As the supreme commander of a monumental array of forces, you're faced with the challenge of weighing the short-term benefits of taking an action against the risks of granting your opponent too much of an opportunity to respond. Here's an example that should make this dynamic process more clear, as well as offer some insight into the rich strategic possibilities to be found in Horus Heresy.
For this example imagine that you are playing as the Emperor, and in your hand are the three Imperial order cards pictured above. At the moment, your initiative marker is exactly two spaces behind that of your opponent. Since you are closest to the start of the initiative track, you are the current player. No matter how you choose to execute these orders, once the Assault is played your initiative marker will move forward three spaces, therefore passing your opponent's marker and causing a change of initiative.
However, perhaps you'll choose to execute one of the initiative 1 cards first. As pictured below, you can even play a 1 cost card, then another 1 cost card to end up on top of the Chaos player's initiative marker. Since the player on top is always the current player by default, you would still be able to issue a final order, even one with an initiative cost of 3! By playing your Assault card last you can ensure that all three commands occur before the impending change of initiative.
You are always free to act within your limits, but your actions need to do more than just afford you some desirable result. The choices you make will also grant your opponent more or less of an opportunity to respond. In the picture below, you might have been successful executing three simultaneous orders, but now your opponent is three spaces behind you. What orders do they currently have in hand? Do you realize that in the picture below, the Chaos player could conceivably execute 6 points worth of orders before you have initiative once again? What price is worth taking action and when is that cost too high? I hope you're up for the challenge!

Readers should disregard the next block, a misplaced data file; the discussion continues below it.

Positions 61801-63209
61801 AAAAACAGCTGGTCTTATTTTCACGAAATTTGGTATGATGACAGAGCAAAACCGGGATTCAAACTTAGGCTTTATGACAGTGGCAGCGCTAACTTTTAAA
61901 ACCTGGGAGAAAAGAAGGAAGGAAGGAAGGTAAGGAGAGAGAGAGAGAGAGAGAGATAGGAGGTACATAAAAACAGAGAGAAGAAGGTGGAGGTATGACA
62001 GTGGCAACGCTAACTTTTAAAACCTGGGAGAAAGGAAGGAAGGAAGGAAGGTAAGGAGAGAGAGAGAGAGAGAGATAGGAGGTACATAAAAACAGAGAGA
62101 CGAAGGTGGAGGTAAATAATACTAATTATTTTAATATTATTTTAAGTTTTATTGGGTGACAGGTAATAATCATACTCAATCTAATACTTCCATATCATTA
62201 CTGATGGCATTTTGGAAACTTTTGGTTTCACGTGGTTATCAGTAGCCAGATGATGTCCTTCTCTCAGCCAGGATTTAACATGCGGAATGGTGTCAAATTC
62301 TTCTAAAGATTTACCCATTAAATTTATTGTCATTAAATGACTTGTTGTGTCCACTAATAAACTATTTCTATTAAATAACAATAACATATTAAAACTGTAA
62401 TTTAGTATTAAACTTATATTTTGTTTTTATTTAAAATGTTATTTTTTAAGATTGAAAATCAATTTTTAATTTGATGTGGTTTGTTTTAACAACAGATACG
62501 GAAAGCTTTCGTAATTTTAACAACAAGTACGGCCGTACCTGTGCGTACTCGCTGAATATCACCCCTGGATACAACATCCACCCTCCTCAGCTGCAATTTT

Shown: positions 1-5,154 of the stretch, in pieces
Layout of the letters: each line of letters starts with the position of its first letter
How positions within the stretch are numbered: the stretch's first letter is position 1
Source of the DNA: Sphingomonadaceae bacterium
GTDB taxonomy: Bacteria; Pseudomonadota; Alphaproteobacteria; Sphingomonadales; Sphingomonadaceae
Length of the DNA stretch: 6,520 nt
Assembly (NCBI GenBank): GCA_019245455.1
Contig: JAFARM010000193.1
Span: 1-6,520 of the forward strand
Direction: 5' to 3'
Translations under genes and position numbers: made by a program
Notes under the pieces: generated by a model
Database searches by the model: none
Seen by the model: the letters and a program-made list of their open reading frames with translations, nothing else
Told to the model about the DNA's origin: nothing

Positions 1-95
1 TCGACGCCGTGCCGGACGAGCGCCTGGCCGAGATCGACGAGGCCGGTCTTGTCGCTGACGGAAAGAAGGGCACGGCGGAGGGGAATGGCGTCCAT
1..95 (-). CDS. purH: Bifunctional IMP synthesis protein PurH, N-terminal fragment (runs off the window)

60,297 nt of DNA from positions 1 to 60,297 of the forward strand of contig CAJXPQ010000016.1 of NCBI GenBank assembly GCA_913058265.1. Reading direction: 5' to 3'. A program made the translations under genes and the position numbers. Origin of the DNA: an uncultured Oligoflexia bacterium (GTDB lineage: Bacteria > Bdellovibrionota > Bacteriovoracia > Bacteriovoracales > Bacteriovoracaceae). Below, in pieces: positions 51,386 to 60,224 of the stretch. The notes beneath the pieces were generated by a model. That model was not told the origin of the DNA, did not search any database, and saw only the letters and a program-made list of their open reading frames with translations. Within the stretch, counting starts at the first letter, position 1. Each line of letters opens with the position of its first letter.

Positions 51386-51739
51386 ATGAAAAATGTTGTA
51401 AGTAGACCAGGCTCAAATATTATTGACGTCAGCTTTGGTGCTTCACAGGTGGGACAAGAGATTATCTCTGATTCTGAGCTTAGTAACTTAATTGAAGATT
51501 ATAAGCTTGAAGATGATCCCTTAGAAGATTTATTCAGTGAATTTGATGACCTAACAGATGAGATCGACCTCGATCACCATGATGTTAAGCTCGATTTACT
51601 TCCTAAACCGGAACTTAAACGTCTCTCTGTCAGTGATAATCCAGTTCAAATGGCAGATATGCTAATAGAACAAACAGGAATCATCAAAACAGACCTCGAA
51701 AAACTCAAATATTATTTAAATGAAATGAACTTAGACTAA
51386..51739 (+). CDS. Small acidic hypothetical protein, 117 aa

There is one last thing we introduced in the last article that will have a powerful impact on the game, and that is activation. Each player is given a pile of activation markers that are used to quickly denote an area where your units have taken an action. Most order cards explicitly state which areas are activated after it executes.
Take a look at the order card pictured to the left. It should be fairly clear that you will need to activate the destination area after executing the order. However, the bottom half of the card reveals that when you execute the same order from the strategic map and gain the card's strategic effect, you actually do not activate the destination area. Perhaps you are wondering why you need to be concerned with activation at all?
The importance of activation is devastatingly simple: if your units are in an area that you have already activated, they may not execute any further orders. In other words, any units within an activated area will remain wholly inert. That area will remain so marked until the next refresh phase, at which time both players can remove all their activation tokens from all areas on the board. Refresh phases are clearly marked on the initiative track and are triggered by the first player to move into that space.
The activation system will force you to consider your entire combined force, rather than over-relying on any single unit. These innovative order and initiative systems should hopefully cause you to weigh your options carefully. The question of which areas to activate is a decision you must not take lightly, especially if you plan on keeping particular units ready to move.
These are but a few of the unique mechanics found in Horus Heresy that will infuse your games with the visceral thrill of large-scale strategic combat. You alone are responsible for successfully leading your forces into the fray, while keeping a clear eye focused on the primary objectives of your campaign. In a future article we will take this conversation down to ground level, as we familiarize ourselves with the nuanced yet white-knuckled tactical demands of combat in Horus Heresy!
Horus Heresy is a board game that pits two players against each other to recreate the most famous battle of Warhammer 40,000's rich history, in which the Warmaster Horus's betrayal of the Emperor comes to its climax. Taking the side of either traitor or loyalist, players control a fearsome array of units, including the Emperor and Horus themselves. Brother fights brother, and the universe hangs in the balance!